Cambridge Film Festival Review: Bombay Beach

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The Pitch: The Beach Boys: The Lost Generations.

The Review: There are plenty of stereotypes that come to mind when one thinks of America; from the brash New Yorker to the ultra-hip Californian, American ways of life vary more often than time zones as you move from east to west. Attempting to define an American way of life isn’t easy, but Bombay Beach is a unique documentary which attempts to give insight into the lives of average Americans who have one thing in common – they are living in a run-down, almost forgotten backwater (pop. 260) where the American dream seems to be closer to a nightmare.

The 1% of the Beach’s inhabitants that we do follow each have their own problems. The youngest, Benny, comes from a family who’ve had more than the odd run-in with the law and Benny’s mother is doing her best to balance the medications prescribed to moderate his youthful recklessness. CeeJay is a school student hoping to be the first in his family to make it to college, after being sent away from the violence surrounding his Los Angeles home. The eldest of the three, Red, is eking out his final years in the crumbling surroundings with the support of others but  still has the odd indulgence to make his later life enjoyable.

The stories of these three and their friends and families reflect a lot of what we think we know about America – as well as the mundanity of middle America being taken to extremes, the stories give insight into the everything from the prescription drug culture to the gun culture which blights the US, but attempts to put it into the context of the regular lives of these small-town folk. Director Alma Har’el spent a year chronicling the lives of the residents of this failed resort and is never afraid to get up close and personal with her subjects, getting the camera right into people’s faces and eavesdropping on fights and tantrums in an attempt to understand what makes them tick. Despite the shabby surroundings, all three subjects seem keen to make the best of their lot in life  and their story is one as much of hope as it is of destitution.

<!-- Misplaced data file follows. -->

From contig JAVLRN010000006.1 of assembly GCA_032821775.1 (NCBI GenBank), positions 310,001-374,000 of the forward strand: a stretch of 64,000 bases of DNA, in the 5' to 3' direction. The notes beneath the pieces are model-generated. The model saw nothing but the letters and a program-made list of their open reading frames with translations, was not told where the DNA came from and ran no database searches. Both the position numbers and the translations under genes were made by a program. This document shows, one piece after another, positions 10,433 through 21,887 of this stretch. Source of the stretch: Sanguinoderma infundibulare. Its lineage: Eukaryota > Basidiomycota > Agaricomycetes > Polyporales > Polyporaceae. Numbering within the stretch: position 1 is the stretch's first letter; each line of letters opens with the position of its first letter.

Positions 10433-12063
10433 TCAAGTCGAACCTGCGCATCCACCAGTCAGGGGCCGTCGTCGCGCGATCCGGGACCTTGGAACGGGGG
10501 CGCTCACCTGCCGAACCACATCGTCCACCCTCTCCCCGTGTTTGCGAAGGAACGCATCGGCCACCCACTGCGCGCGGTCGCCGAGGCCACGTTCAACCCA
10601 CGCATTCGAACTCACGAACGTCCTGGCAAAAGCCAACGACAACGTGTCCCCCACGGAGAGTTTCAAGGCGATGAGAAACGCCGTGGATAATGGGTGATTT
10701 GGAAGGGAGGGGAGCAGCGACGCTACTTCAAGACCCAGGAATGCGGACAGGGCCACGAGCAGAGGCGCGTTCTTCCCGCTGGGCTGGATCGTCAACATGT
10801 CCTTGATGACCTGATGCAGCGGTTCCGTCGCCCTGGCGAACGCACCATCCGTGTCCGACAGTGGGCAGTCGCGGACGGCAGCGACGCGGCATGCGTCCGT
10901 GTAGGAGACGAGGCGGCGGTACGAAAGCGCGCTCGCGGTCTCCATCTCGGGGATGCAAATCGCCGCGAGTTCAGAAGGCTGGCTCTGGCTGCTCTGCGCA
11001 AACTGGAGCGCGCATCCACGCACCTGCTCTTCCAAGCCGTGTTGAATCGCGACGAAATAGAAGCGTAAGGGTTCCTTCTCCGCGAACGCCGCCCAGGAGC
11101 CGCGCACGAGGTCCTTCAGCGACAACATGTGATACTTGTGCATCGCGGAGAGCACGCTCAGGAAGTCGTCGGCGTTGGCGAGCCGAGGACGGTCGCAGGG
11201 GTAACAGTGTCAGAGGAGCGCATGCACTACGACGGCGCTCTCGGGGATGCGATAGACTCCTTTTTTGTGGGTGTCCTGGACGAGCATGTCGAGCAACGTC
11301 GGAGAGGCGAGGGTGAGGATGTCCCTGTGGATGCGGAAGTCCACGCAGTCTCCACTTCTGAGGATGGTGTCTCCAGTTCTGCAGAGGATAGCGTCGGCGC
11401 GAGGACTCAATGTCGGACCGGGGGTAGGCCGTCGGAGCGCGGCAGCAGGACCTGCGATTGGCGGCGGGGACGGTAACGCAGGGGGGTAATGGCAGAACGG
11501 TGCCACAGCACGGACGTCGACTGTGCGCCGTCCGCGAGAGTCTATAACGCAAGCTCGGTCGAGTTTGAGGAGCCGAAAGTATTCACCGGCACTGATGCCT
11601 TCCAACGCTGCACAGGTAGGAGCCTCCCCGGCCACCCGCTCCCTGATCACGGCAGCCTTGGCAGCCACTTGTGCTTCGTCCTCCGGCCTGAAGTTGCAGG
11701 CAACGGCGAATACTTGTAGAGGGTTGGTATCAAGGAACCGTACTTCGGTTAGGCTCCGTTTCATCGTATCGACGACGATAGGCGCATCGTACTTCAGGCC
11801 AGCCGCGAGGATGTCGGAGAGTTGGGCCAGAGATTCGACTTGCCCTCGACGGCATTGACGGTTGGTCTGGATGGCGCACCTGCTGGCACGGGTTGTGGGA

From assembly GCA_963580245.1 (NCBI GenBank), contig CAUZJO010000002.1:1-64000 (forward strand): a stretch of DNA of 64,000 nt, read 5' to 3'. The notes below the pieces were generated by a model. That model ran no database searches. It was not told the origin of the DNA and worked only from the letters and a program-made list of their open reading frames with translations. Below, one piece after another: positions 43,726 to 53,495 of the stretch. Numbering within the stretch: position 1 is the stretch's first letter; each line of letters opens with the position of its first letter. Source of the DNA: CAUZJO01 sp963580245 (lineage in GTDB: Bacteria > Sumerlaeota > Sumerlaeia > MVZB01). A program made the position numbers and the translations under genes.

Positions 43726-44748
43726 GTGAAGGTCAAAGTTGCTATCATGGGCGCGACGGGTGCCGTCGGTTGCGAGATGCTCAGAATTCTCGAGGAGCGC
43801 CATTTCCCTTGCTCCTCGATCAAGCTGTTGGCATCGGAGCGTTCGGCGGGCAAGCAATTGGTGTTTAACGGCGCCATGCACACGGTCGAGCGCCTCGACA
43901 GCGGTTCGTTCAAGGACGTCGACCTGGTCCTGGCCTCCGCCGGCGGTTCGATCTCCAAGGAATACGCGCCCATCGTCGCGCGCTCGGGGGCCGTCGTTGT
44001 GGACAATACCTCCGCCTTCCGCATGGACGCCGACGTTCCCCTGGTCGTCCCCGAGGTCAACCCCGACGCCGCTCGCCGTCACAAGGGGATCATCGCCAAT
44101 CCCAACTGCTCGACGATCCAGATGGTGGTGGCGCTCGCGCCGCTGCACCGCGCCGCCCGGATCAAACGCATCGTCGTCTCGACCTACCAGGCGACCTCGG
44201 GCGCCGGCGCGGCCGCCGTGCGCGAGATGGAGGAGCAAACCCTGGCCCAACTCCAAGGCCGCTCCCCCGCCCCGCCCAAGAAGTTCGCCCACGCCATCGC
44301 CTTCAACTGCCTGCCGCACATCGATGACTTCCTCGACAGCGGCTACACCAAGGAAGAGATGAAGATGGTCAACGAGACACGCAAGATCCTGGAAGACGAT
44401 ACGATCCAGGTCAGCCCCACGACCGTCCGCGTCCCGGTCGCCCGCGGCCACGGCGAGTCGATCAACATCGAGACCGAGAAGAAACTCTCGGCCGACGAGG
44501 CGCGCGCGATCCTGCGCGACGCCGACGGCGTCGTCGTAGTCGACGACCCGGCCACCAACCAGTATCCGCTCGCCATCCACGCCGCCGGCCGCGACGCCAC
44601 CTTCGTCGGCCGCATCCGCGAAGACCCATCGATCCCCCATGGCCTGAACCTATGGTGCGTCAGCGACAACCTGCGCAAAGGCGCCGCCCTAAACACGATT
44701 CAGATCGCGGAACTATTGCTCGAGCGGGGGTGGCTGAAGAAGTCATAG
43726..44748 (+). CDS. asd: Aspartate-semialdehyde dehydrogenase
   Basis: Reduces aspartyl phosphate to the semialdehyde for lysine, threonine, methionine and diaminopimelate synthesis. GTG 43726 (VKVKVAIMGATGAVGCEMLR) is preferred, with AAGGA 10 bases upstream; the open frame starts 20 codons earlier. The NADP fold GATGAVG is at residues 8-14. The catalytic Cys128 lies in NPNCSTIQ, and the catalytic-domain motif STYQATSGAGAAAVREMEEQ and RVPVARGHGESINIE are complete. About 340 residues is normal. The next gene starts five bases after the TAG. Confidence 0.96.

Emphasising that hope, Har’el has each of her subjects take part in a choreographed dance routine. Using the music of Zach Condon and Bob Dylan and the various dance routines, Bombay Beach is transformed from measured to magical, as if Har’el has managed to capture the very essence or soul of her subjects. Har’el doesn’t attempt to draw too many conclusions, instead allowing the viewer to make up their own mind, and that allows the more extravagent touches to be at their most effective. The setting might be bleak, but somehow it serves to inspire both its residents and the filmmaker and Bombay Beach is a moving, thought-provoking and uplifting snapshot of life on the poverty line in the American heartland.

Why see it in the cinema: Not only for the fantastic use of the desolate landscapes, but also the intimate character work which makes great use of the wide screen, and plenty of humour to share in the mix as well.

The Score: 8/10

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